Platinum Partners Value Arbitrage Fund L.P. v. Echo Therapeutics, Inc., C.A. No. 10303-VCN (Del. Ch. Nov. 14, 2014) (Noble, V.C.)
In this letter opinion, the Court of Chancery denied a motion to expedite proceedings in which a stockholder sought to call a special meeting to remove a majority of the corporation’s directors.
Plaintiff Platinum Partners Value Arbitrage Fund L.P. and its affiliates were stockholders in defendant Echo Therapeutics, Inc., a medical device company (the “Company”). According to plaintiff, over the last several years, three of the five directors on the Company’s Board (the “Defendant Directors”) had excluded the remaining two directors from all Board-related activities, were running the Company for their own benefit, and had failed to address problems that caused revenues to decline. Based on these allegations, plaintiff sought to remove the Defendant Directors for cause pursuant to 8 Del C. § 141(k).
Under the Company’s certificate of incorporation, directors could be removed by unanimous written stockholder consent. Directors also could be removed through a special stockholder meeting, which, under the Company’s by-laws, could be called for any purpose at any time by the Chairman of the Board, the CEO, a majority of the Board, or the request of stockholders owning 75% of the voting power of Company stock. Unable to obtain the consent necessary to remove the directors or to call a special meeting, plaintiff filed suit in the Court of Chancery.
In its complaint, plaintiff requested that the Court declare the super-majority requirement in the by-laws invalid and require that the Company hold a stockholder meeting to vote on the removal of the Defendant Directors. In support of its claim that the super-majority requirement was invalid as applied, plaintiff argued that stockholders have a fundamental right to vote to remove directors for cause, there must be a timely and effective mechanism to assert that voting right, and, in this case, there was no such mechanism. Plaintiff sought to expedite its claims on the grounds that the Company was in dire financial straits and would possibly go into liquidation under current management. The Company opposed expedition and argued that the annual stockholder meeting—last held five months before the Court’s decision—would provide an effective mechanism for stockholders to vote on whether to remove directors.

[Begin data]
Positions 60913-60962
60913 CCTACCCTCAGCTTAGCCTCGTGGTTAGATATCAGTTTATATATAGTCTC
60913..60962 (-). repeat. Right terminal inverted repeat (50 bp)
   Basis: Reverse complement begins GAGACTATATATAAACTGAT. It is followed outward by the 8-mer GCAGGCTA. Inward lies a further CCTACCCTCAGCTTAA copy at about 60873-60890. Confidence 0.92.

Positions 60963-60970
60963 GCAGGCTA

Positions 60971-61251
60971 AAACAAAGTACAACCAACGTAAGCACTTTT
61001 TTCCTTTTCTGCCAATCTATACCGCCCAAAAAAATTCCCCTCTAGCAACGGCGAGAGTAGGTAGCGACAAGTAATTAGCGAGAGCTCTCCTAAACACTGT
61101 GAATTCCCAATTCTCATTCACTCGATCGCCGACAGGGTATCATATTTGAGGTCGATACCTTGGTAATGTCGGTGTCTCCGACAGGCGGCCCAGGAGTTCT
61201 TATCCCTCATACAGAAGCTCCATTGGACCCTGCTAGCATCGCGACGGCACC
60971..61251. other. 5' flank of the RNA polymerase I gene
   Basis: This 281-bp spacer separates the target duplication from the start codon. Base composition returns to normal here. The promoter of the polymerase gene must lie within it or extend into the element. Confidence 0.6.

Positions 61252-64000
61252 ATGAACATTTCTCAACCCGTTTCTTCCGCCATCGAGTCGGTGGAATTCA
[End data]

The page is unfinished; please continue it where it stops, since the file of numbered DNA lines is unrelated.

In declining to expedite the proceedings, the Court held that plaintiff had not identified a threatened irreparable harm that was both imminent and non-speculative. The Court noted that stockholders often could allege that a company’s weak financial position and poor management posed a danger that further delay would impair the stockholders’ ability to obtain effective ultimate relief. The Court concluded, however, that plaintiff did not provide concrete support for how imminently the Company would run out of money or how a new Board would be able to stem the Company’s decline. As a result, the Court held that the costs of expedition were not justified. The Court nevertheless acknowledged that the Company was under financial duress and that its stockholders might have good reason to replace the Defendant Directors. Accordingly, the Court requested that the parties agree on a case management schedule that would have the case ready for a decision in approximately ninety days.